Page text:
On finishing

I just finished a poem I’ve been working on for the past month – at least, I think I finished it, because you never know. I might want to tweak it. I might get brilliant comments from someone that make me want to change it.

But soon it’ll have to be ready, because I mean to submit it to Interfictions tomorrow. HA.

It was wonderful to work on it today – to write, and to have written. I’ve been writing very, very little during the past couple of weeks, because I’ve been suffering from a nasty prolonged flu that flared into an ear infection last week. I’m on antibiotics now, though, and feeling much better. Fingers crossed that the flu doesn’t sneak up on me again. I’ve had enough of being sick and not getting to go to dance class, thanks very much!

But, poetry! Words again! Feels good. And feels especially good to have pretty much finished a long poem project – possibly my longest ever so far, and with my self, my soul, my history crafted into it. No matter if I never get it published anywhere; for me, this was an important thing to write.

Sunday recs: sf/f poetry and discussion

I was down with the flu most of last week, so I’ve been too tired and braindead to work on any of my writing projects. Sad. Hopefully the coming week will be better in that respect!

I should post here more than just for Sunday recs. But on weekdays, after work + writing/socialising/dance class/insert other activity here, I’m rarely coherent enough to make sensible posts. Perhaps one day!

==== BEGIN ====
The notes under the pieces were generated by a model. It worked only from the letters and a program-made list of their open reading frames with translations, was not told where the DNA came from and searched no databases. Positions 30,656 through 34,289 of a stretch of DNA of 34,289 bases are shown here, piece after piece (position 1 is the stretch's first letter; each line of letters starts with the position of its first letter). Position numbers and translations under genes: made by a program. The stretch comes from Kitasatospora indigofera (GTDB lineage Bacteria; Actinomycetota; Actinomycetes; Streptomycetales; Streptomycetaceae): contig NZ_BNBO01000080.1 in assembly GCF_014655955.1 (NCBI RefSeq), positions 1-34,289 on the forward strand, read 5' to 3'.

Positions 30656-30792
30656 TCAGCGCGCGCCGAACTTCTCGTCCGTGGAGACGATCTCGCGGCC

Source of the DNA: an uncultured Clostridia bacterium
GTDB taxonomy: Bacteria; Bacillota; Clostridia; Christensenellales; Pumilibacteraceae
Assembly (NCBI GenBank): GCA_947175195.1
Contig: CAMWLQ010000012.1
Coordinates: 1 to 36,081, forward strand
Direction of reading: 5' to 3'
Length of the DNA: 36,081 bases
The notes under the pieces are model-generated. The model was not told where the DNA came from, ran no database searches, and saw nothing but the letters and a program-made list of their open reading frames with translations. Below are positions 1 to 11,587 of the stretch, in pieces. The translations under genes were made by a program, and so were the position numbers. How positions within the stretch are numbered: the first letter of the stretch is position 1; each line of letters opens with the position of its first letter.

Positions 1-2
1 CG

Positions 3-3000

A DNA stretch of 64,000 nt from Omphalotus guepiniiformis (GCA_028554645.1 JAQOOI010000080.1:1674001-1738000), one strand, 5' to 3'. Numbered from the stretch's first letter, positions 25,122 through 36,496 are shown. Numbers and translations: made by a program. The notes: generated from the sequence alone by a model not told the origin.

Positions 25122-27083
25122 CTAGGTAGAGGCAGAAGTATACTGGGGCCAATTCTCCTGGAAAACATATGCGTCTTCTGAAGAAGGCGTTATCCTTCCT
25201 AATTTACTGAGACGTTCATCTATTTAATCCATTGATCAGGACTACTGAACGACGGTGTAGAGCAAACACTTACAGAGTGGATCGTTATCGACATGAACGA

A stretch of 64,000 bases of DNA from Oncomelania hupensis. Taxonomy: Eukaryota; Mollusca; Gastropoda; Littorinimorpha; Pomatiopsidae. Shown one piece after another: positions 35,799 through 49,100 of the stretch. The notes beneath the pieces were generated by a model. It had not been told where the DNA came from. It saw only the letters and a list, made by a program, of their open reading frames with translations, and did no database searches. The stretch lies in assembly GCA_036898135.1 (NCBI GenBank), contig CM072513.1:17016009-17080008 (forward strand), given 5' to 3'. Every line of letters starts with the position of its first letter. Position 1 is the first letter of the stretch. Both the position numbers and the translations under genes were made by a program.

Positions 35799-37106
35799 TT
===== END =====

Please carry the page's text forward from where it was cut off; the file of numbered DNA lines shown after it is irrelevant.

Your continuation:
Anyway, now for some links.

Goblin Fruit’s winter issue is out! I haven’t had time to read any of the poems yet, but Goblin Fruit is a lovely publication and pretty much all their issues have fantastic stuff. So go there for your fairytale-flavoured poem fix!

Speaking of speculative poetry: Paul Cook writes about why sf poetry is “embarrassingly bad”. Dear readers, I’ll admit I huffed and rolled my eyes while reading this piece. Needless to say, I disagree intensely with Cook. The sample of science fiction poetry that he uses in his piece is hardly representative of the sf poetry genre as a whole! To me it feels like Cook’s just saying “I found a couple of science fiction poems that are bad; hence all sf poetry is bad.” Not very sound reasoning. I’ve read quite a bit of speculative poetry, and while some of it is bad – obviously! Sturgeon’s Law and all that – there are also absolute gems to be found. There are writers who pay attention to the sounds and words and hidden meanings, just like in any other genre of poetry!

F. J. Bergmann has written a response to Cook’s disparaging piece; Bergmann manages to articulate a lot of the things that occurred to me when reading Cook’s piece, so I recommend checking her response out.

And now for some more poetry links. Here are a couple of poems from Goblin Fruit’s archives:
Huldre by Joshua Gage (a lush, Norse-inspired image)
All the Mari’s Parties by Mat Joiner (about one of the creepiest creatures in Welsh folklore, the Mari Lwyd)
Kingdom by Rachel Dacus (a shout of joy).

And finally, in defence of sf poetry: here are some examples of science fiction poems that I think are utterly wonderful. I’ll let them speak for themselves.
Postcards from Mars by C. S. E. Cooney
The Curator Speaks in the Department of Dead Languages by Megan Arkenberg
Asteres Planetai by Amal El-Mohtar.

Happy reading! Speaking of which, I just started reading The Lord of the Rings again. For the I’ve-no-idea-how-manyeth time (I used to reread it at least once a year from around age 11 to 17), but this time it’s been almost a decade since I last read it, so it’s a bit of a different experience. And yet not. I absorbed that book so deeply when I was a teenager that each sentence is like coming back home.